By the time Lil' Kim released her third album, she already had two successful LPs under her belt. 'Hard Core,' though it didn't break the top 10 on the Billboard 200 chart in 1996, landed in the No. 11 spot -- the highest debut for a female rapper at that time. Meanwhile, the 2000 release of 'The Notorious K.I.M.' entered the No. 4 spot on that same chart during the first week of its release. While these are great achievements for the Queen Bee, she recently hit yet another milestone -- the 10-year anniversary of her third album, 'La Bella Mafia.'

Released on March 4, 2003, this effort marked Kim's departure from Junior M.A.F.I.A. and breaking ties with her longtime friend and collaborator Diddy. Originally named 'Hollyhood,' Kim decided to title the album 'La Bella Mafia' after watching the 1997 film of the same name. "Any girl who's strong and very dedicated to what they do and don't take no mess, they can be a part of La Bella Mafia," she told MTV.

'La Bella Mafia' reunited Kim with Shaft and Kanye West as producers, who both lent a hand on her sophomore LP. She also started working partnerships with Timbaland and Swizz Beatz. The album isn't just full of tracks that showcase Kim's talents as a lyricists; it's laden with samples from many big hip-hop and R&B artists.

For example, 'This Is a Warning,' which was solely produced by Kim herself, used R. Kelly's 'A Woman's Threat.' She also mixed in samples from Beastie Boys' 'Paul Revere,' Biggie's 'Juicy' and 'A Prayer' by the O'Jays.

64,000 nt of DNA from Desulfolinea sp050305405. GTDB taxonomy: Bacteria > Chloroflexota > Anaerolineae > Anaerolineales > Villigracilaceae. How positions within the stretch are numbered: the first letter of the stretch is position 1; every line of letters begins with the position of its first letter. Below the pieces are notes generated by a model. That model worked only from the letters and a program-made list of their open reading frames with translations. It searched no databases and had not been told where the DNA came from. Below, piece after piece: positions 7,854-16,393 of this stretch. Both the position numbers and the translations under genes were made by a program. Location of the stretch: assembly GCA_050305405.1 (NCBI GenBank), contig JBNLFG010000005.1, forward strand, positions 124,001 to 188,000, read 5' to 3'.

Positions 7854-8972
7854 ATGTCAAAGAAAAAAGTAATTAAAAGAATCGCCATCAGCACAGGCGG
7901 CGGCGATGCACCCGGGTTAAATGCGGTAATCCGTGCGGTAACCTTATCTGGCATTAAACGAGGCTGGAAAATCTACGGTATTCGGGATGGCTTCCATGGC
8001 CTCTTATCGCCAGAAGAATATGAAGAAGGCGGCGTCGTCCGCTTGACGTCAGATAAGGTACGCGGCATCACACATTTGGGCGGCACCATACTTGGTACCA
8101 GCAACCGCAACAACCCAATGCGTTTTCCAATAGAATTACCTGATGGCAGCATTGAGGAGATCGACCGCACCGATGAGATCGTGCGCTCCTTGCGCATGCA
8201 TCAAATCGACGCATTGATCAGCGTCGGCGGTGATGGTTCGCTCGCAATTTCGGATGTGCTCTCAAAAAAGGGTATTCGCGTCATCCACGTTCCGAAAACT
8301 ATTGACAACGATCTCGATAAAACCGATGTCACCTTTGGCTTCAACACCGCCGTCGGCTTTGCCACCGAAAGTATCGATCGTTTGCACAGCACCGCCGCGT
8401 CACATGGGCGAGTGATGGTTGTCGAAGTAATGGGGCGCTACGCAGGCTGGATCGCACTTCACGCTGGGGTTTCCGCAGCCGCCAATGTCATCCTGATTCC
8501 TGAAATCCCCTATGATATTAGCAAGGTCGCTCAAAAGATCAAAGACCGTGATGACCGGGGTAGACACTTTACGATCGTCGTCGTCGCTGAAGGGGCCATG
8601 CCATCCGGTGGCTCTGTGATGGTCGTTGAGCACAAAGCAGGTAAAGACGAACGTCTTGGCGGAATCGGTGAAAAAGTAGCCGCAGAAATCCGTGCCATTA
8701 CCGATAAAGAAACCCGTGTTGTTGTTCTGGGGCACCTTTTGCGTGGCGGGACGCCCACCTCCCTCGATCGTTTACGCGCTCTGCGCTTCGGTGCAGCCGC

With all the work Kim put into this record, she seemed to save herself with mediocre reviews from 'The Notorious K.I.M.' Not only did 'La Bella Mafia' make the top 5 on Billboard's Top Hip-hop/R&B Albums and Billboard 200 charts, it also spawned two major hits -- 'The Jump Off' and 'Magic Stick.'

'The Jump Off' made it to the top 20 on Billboard's Hot 100 list, making it her first hit since 1997's 'Not Tonight (Ladies Night Remix),' which she did with Da Brat, Missy Elliott, Angie Martinez and the late Lisa "Left Eye" Lopes. 'Magic Stick' brought Kim and 50 Cent together to make it her highest-charting and biggest hit.

Critics gave 'La Bella Mafia' positive reviews, pointing out that despite her previous flop, that this album put her on the map as a class act and a potential "industry icon." Spin critic Nick Catucci summed up the praise best by writing, "The King is dead -- long live the Queen".

'La Bella Mafia' was an album that further defined Lil' Kim as an artist and became one of the big reasons why we view her as hip-hop royalty today.

Watch Lil' Kim's 'The Jump Off' Feat. Mr. Cheeks

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